Monday, May 30, 2016

Kindergarten Transition: A Dad's Perspective

Kindergarten Transitions: A Dad's Perspective
So here we are.

Both of the kids have hit their milestones, moving from ankle biters into full on window lickers. It's an unofficial graduation into life as the rest of us know it; the official graduation is Wednesday when our son says good bye to all of his preschool playmates and hello to his last summer break before real school begins.

Our daughter also has her last summer before school starts but for her it's into the land of preschool, into what was for my son.  Short days, short weeks, and even shorter kids, where snacks and hugs still reign supreme.

I like that place.

Our kids have and will attend a small community preschool attached to a church. It has good vibes.  It feels like a safe place even though the gate into the play area has seen better days and swings open when the wind blows. It has been a place of great experience for my son, soon to be for my daughter, and was/is/will be for my wife. (Honorable mentions here as my wife and her brother went there when they were children!)

It's a small piece of America that has in many ways restored some of my faith in human beings. The people there are genuine and kind hearted, the families are involved, and the cost is nothing compared to the gain my family has experienced. And in life there is no substitute for experience.  Especially good ones.

My wife and children have had a wonderful time growing together. Being the full time worker bee to the queen and her hive, my experience has been slightly disconnected, yet satisfying. They have had each other full time from the beginning in part because of me. I say this with all humility as I know in reality it's equal parts luck, grace, and skill on my end.

Our roles are clearly defined; we are mostly modeled after a 50's family without even meaning to be.  My wife's domain is the house and kids; my domain is the outside world and the kids. She does most of the cooking, as well as the stable work and I take care of the finances, cars, yard, etc.

Don't get the wrong impression here either...

My lady has a Masters Degree and her teaching credential. She is an accomplished woman who made a conscious choice to put her career aside and raise our babies (Gladiator, I salute you) and it's right for our family and seems to work well.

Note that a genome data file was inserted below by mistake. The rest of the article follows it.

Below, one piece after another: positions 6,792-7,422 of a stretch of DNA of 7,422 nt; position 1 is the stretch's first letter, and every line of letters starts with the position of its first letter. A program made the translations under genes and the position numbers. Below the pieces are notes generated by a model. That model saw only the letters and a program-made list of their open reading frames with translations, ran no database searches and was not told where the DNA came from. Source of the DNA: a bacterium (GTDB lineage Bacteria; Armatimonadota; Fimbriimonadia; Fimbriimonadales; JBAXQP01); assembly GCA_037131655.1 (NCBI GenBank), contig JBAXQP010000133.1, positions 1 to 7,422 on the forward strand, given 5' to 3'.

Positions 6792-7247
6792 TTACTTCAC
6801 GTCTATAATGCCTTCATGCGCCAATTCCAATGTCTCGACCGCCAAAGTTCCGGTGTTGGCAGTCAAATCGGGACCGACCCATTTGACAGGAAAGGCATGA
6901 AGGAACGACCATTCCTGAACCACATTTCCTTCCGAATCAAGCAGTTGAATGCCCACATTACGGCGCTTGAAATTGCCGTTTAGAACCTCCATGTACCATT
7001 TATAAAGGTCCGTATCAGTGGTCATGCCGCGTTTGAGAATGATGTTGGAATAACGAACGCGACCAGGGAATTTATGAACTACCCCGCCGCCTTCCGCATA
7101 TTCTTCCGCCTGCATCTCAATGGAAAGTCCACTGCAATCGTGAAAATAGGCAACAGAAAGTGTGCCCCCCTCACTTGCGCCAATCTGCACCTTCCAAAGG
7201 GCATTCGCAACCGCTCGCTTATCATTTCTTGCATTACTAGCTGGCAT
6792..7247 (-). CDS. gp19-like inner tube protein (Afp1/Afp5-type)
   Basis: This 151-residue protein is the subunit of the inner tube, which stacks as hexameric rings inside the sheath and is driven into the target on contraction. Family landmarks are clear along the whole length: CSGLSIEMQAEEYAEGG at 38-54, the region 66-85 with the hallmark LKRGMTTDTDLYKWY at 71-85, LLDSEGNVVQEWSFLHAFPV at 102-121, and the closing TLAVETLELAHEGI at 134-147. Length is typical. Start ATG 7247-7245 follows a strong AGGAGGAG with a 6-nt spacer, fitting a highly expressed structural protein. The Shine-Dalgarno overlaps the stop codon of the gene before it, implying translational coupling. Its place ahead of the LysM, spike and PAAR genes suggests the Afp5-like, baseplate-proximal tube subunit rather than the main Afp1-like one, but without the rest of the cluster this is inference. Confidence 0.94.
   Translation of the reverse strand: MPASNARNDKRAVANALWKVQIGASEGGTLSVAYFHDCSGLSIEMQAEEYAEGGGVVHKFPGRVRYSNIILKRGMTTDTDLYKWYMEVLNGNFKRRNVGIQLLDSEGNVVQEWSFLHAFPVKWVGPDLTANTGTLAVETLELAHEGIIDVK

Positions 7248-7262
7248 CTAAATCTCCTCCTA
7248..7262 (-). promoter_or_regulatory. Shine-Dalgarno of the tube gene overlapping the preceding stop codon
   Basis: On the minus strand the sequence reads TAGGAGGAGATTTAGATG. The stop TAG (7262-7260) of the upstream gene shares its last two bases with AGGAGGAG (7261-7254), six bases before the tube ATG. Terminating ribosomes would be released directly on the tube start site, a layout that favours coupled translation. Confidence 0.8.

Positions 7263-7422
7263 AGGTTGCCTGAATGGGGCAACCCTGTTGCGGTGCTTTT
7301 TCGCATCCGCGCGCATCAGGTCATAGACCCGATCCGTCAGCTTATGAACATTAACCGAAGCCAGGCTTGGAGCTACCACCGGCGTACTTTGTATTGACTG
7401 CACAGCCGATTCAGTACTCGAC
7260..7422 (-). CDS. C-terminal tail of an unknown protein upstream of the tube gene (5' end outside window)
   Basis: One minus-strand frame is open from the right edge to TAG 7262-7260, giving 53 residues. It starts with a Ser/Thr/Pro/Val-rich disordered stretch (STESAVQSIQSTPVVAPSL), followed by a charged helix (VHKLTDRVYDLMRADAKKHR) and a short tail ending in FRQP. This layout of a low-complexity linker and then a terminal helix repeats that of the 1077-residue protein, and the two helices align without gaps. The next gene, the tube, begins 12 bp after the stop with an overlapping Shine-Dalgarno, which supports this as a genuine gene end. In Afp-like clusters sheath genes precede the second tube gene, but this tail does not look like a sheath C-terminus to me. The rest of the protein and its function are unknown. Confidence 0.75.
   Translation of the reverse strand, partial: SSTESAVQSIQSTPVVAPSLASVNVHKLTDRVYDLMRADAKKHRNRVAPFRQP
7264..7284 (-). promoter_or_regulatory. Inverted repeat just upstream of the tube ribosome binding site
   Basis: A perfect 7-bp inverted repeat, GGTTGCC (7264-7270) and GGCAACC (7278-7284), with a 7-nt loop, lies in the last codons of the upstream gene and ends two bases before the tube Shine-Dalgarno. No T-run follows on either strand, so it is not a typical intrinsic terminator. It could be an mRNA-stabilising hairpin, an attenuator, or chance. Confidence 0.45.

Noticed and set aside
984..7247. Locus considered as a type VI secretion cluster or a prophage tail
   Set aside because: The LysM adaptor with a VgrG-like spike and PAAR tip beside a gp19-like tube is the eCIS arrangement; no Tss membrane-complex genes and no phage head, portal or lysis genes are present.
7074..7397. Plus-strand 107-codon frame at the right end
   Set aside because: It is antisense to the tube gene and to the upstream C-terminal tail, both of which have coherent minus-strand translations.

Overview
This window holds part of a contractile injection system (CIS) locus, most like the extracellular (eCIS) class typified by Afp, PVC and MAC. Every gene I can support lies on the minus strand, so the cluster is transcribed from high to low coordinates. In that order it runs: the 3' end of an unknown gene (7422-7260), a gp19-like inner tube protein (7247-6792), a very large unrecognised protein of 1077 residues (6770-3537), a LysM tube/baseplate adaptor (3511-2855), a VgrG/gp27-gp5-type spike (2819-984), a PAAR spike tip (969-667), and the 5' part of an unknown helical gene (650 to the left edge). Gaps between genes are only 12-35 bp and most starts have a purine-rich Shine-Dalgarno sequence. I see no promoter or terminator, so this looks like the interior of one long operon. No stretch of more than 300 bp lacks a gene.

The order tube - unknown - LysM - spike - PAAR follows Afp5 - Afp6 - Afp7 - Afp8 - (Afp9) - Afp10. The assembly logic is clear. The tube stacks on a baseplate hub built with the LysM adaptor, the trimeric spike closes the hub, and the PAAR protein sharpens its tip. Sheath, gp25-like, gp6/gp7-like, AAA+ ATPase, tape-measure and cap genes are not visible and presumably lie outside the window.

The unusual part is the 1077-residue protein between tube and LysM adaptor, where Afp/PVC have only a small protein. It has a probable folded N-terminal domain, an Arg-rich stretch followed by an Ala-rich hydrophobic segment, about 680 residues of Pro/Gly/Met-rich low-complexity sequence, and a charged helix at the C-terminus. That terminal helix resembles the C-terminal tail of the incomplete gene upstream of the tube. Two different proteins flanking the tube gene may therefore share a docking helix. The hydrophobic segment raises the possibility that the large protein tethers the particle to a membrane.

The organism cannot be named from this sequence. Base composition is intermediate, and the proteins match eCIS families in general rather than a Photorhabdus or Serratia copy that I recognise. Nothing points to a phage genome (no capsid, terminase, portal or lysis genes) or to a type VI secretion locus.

We have a dog, a cat, enough room for a large garden, and 4 chickens.  We ride dirtbikes and grill on the weekends.  

It's the American dream come to life.  

Aside from Mr. Slate yelling, “Flintstone!” and always threatening to fire somebody, it's a damn good life.  

Have you bought in yet? Can you smell the flowers in the garden and the steak on the grill? It's sizzling and delicious and medium rare, usually topped with crispy onion straws, sautéed mushrooms and melted blue cheese.  Mmmmm...

Good beginnings and a true story, but it doesn't end here.  It begins here.

Like my wife, McKenzie, said the mood around education and starting kindergarten has changed.  The once upon a time is over and the storm on the horizon is heading our way. The 800 lb gorilla wants to wrestle and I'll be damned if I can't find a way around it.  Homeschooling isn't an option yet, no way can we afford private school, and the Montessori schools are all full. The missus still has far more faith in the government and humans than I do though. If it were up to me, we would move deep into the mountains, grow beards, and live like Hobbits.

Instead it's almost time to wrestle the growing incompetence and ever tightening budgets of the public school systems in California, Common Core in the country, and the growing trend to give everyone a participation trophy.

What’s your experience been like as your children face kindergarten? How is your child’s other parent involved in supporting your child’s educational careers, or if you’re a single parent, how do you handle it all?
Read ALL of our kindergarten posts by clicking through the image:
And, read ALL of our relationship posts by clicking through this image:
Or, get some new ideas and tips on how to talk to your children about difficult stuff: to your children

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